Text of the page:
Choices, choices…

As an interaction designer I sometimes wonder why software has so many choices, options and settings. Clearly, the programmers were pretty good: they realized that not everyone is like them, and that people have their personal preferences. So, they make sure you can customize the heck out of their software… Problem solved.

Not true. People hate too many choices. Sheena Iyengar and Mark Lepper have shown that after a certain number of options, adding more options actually makes our decision harder, and makes us feel less happy about our final choice. Having the choice of three types of peanut butter good, compared to only having a single option. Having 25 types is useless, stupid and annoying. If you don’t think I’m convincing, please watch Barry Schwartz’s TED lecture. It’s as hilariously entertaining as it is alarmingly true.

The same holds for computers. I don’t know the best download speed limit for my torrent client. I don’t know the best color scheme for my calendar. I don’t know what widgets I want in my Google toolbar. Good software would know what’s best for me without asking. The same holds for computer systems. Do I want a dual-core or quad-core processor? What kind of video-card? What size of hard drive? DVD, blueray or just a cd-rom? Apple is smart: they just offer some standard systems that are good; only the geeks need customize. My harsh prediction: a significant part of Macintosh-buyers choose Apple just because that way they don’t have to compare hundreds and hundreds of computer systems.

There’s a reason why the geeks – those that make the software and the PCs – want so many options. It’s because they are the experts. They know what their best option is. They reason that the more options you have, the higher the chance that you find what’s right for you. But people don’t know what’s best for them. They have to figure it out on the spot. And that is exactly what makes too many options a pain, according to Alexander Chernev’s studies.

To take the point home, I made you one game. You’ll find it here. Play it. You’ll like it. You’ll have to. There’s no alternative.

Don’t drink cheap energy drinks!

Here’s one for you: Never drink cheap energy drinks. They will actually make you more tired!

Shiv, Carmon and Ariely performed a study in which participants received either a SoBe ($1.89), a discounted SoBe ($0.89), or nothing at all before making a puzzle test. The results? The regular SoBe did not increase performance with the puzzles. But the discounted SoBe actually reduced performance! The discount provided an actual negative placebo-effect!!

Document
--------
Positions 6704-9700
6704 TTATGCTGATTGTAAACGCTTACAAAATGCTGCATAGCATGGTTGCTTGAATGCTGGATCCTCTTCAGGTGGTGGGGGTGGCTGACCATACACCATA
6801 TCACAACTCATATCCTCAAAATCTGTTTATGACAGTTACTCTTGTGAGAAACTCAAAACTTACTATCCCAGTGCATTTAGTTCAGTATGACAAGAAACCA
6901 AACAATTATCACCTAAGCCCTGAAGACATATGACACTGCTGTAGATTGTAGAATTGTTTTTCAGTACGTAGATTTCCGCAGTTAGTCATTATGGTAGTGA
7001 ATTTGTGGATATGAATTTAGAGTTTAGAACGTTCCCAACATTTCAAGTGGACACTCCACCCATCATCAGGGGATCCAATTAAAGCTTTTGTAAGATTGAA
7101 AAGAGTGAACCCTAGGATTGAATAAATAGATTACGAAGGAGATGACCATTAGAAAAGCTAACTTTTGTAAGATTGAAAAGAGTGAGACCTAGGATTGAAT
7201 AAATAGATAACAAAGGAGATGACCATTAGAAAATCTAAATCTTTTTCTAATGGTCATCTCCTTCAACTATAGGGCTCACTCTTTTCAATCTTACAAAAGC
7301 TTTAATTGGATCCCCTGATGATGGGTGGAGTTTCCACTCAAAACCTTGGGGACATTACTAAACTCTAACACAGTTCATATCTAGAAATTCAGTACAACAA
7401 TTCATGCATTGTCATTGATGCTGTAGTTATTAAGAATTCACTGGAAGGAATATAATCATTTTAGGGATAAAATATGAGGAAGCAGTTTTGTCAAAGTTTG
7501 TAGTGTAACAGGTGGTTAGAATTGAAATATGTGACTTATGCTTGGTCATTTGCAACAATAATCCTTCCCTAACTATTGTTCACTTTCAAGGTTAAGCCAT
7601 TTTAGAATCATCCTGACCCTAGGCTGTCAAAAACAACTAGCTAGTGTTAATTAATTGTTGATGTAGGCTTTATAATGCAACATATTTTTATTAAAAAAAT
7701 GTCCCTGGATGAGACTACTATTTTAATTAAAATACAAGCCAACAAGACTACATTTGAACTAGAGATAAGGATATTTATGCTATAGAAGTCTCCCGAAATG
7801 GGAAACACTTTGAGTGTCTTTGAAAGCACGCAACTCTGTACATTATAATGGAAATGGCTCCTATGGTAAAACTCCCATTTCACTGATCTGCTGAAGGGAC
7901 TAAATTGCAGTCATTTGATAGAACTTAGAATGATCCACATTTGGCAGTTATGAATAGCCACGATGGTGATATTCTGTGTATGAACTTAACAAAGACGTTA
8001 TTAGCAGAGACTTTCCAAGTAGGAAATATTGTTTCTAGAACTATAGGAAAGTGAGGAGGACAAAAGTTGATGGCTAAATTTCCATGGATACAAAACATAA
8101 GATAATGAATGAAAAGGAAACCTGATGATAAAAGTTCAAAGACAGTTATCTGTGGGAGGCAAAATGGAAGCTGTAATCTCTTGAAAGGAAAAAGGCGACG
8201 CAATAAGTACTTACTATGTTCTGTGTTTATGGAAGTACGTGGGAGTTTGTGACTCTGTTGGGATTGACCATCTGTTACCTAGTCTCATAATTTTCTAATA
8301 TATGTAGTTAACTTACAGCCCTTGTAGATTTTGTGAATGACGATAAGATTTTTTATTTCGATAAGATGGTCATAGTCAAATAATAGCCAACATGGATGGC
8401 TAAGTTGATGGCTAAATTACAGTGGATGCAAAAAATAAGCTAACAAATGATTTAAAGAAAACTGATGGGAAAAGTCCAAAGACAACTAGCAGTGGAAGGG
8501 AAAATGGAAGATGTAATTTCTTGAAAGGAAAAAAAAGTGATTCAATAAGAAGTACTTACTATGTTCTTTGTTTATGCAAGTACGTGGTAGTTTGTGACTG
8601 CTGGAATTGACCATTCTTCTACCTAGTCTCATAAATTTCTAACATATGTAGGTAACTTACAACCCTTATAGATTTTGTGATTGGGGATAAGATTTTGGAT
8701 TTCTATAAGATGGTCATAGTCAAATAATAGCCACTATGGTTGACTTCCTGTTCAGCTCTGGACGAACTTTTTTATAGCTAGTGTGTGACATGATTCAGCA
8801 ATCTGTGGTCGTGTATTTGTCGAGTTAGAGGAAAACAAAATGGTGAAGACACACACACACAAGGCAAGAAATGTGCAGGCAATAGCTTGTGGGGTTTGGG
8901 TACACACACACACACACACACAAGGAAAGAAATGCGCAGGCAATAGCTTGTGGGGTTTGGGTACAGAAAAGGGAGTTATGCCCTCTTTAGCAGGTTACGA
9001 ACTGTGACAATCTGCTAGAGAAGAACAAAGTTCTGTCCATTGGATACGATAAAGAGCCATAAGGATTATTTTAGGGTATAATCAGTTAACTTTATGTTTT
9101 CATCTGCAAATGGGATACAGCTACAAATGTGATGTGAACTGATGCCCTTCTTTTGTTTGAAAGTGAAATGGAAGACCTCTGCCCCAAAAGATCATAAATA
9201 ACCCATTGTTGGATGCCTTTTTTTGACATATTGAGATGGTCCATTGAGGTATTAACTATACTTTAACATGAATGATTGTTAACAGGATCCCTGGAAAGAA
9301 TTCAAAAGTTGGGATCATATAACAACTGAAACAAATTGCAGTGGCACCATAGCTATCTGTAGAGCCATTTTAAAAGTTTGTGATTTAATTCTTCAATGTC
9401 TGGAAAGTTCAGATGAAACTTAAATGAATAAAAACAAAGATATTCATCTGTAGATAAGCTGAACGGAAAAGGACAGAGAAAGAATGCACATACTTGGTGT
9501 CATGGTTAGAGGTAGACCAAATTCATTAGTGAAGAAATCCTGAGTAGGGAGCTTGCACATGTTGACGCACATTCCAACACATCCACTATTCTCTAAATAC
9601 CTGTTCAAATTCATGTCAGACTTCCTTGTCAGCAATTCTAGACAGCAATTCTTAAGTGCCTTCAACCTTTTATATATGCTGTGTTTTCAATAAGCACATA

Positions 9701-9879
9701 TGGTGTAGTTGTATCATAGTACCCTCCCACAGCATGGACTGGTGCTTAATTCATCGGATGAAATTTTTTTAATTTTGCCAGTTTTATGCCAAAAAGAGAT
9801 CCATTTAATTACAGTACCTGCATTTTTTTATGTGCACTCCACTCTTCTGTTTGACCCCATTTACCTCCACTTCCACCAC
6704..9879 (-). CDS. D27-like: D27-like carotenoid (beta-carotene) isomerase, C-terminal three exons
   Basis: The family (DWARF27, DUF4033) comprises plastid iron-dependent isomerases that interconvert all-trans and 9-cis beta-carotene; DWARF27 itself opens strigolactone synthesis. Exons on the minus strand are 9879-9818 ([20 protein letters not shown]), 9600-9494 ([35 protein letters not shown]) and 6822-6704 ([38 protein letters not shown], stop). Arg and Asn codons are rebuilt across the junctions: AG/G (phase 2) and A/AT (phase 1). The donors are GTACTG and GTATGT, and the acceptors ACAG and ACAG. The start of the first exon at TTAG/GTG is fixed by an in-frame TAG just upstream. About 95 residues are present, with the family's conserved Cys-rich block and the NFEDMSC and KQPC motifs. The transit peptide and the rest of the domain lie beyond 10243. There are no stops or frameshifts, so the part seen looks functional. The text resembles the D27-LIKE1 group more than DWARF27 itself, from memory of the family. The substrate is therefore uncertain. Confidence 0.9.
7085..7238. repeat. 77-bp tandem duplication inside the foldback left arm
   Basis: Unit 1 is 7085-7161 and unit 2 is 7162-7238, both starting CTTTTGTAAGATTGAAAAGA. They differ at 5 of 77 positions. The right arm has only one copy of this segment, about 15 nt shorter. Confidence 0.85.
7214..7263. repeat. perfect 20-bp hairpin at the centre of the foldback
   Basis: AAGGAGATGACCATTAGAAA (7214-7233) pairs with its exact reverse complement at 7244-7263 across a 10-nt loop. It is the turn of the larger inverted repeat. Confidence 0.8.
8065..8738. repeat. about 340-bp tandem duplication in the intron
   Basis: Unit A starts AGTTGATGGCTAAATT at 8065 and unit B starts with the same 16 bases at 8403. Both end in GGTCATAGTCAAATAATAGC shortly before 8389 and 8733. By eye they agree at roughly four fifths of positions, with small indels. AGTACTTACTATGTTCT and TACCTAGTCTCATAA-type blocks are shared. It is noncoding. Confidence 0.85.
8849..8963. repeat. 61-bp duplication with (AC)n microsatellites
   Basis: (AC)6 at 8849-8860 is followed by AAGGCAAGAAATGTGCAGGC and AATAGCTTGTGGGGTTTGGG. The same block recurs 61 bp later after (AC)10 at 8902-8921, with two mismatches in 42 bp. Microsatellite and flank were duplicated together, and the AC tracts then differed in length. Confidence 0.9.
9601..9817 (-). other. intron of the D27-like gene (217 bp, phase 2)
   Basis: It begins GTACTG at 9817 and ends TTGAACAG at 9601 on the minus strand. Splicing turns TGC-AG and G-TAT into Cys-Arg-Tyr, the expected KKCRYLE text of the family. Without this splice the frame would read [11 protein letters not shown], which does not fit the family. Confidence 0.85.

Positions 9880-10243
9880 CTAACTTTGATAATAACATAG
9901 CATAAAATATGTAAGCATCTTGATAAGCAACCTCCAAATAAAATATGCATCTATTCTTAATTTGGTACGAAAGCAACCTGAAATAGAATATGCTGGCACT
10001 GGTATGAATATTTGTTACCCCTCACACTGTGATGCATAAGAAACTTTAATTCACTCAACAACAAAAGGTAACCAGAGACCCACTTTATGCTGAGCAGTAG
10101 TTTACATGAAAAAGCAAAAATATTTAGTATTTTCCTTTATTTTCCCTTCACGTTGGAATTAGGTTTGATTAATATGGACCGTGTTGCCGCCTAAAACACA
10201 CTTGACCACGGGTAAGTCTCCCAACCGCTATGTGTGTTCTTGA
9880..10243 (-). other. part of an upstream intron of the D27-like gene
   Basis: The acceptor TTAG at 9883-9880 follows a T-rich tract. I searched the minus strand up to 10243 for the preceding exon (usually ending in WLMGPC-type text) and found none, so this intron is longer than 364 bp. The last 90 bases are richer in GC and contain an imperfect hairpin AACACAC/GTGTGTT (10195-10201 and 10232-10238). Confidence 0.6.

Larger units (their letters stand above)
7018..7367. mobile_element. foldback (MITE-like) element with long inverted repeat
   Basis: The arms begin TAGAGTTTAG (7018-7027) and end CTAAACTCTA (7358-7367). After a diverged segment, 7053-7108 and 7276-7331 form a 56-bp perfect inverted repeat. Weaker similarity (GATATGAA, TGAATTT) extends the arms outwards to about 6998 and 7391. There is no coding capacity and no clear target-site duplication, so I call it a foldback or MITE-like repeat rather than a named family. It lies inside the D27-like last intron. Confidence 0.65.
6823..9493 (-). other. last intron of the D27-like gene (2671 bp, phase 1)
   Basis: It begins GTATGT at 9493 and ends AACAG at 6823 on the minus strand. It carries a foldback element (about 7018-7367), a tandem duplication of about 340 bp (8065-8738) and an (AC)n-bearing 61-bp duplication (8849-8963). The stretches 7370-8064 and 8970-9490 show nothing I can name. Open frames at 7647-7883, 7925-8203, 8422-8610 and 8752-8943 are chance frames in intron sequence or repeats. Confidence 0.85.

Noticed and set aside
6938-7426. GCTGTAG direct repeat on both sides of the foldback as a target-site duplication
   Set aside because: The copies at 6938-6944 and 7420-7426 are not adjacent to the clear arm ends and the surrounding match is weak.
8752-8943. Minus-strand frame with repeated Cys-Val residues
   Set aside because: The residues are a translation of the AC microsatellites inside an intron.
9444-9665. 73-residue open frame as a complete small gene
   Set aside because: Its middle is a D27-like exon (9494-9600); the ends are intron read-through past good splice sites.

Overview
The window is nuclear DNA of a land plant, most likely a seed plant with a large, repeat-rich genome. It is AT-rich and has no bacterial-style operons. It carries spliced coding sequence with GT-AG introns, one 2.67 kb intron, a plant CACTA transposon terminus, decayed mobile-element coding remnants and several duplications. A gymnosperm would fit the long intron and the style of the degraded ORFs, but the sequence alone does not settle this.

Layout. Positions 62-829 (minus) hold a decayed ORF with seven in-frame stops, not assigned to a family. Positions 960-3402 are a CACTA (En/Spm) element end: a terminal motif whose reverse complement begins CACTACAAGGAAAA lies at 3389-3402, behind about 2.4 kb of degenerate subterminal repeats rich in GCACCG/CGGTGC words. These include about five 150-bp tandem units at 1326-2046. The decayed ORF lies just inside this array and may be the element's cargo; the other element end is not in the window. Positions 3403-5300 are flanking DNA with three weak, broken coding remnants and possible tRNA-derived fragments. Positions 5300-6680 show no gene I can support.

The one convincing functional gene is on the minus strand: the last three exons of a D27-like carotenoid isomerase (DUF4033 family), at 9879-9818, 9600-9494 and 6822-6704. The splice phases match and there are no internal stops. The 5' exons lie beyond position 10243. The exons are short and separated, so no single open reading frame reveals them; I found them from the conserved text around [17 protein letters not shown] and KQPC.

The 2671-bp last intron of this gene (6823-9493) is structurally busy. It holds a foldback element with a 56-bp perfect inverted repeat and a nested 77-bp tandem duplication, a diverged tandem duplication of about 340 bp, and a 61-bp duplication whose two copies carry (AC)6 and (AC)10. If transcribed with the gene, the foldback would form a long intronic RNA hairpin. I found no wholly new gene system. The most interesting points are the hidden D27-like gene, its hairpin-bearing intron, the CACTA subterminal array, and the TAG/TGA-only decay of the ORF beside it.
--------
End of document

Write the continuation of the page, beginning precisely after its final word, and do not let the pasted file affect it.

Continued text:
I myself am still drinking cheap energy drinks. Why? Because I know these results. Placebos lose their effect if you know about them. So go ahead and open another can of Golden Power :).

Being mad at your software is a compliment to the designer

I’m currently working on a project about “human-like responses to computer systems”. Many interaction design specialists say that human-like software (that is, software that elicits and understands human-like behavior) is the most promising development in human-computer interaction. Although some people cleverly assert that human-like interfaces may be more incomprehensible than their “dumb” counterparts (Hofstadter in A Coffeehouse Conversation on the Turing Test), most designers agree that human-like interfaces are more learnable, since we as humans already know how to interact in the human way (as supposed to interacting with computers, which is something we invariably have to learn).

Now this is interesting: Shechtman & Horowitz report that in a computerized cooperative task, when participants believe that they are dealing with a human instead of a computer (they are actually dealing with a computer in both conditions), they are more inclined to interact using hostile statements.

What does this mean? People are more aggressive to human-like interfaces. Therefore, if we believe that human-like interfaces are better, it seems that being mad at your software can be a sign of dealing with good software!

Sounds stupid? Well, I don’t know about you guys, but my most fruitful cooperative efforts were often clear, direct and open conversations… these sometimes have a hostile character, but that’s just the way it works.